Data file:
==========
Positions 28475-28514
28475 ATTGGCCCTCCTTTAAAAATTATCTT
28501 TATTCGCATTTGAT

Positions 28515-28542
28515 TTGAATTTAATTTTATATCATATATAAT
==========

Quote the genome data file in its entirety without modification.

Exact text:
Positions 28475-28514
28475 ATTGGCCCTCCTTTAAAAATTATCTT
28501 TATTCGCATTTGAT

Positions 28515-28542
28515 TTGAATTTAATTTTATATCATATATAAT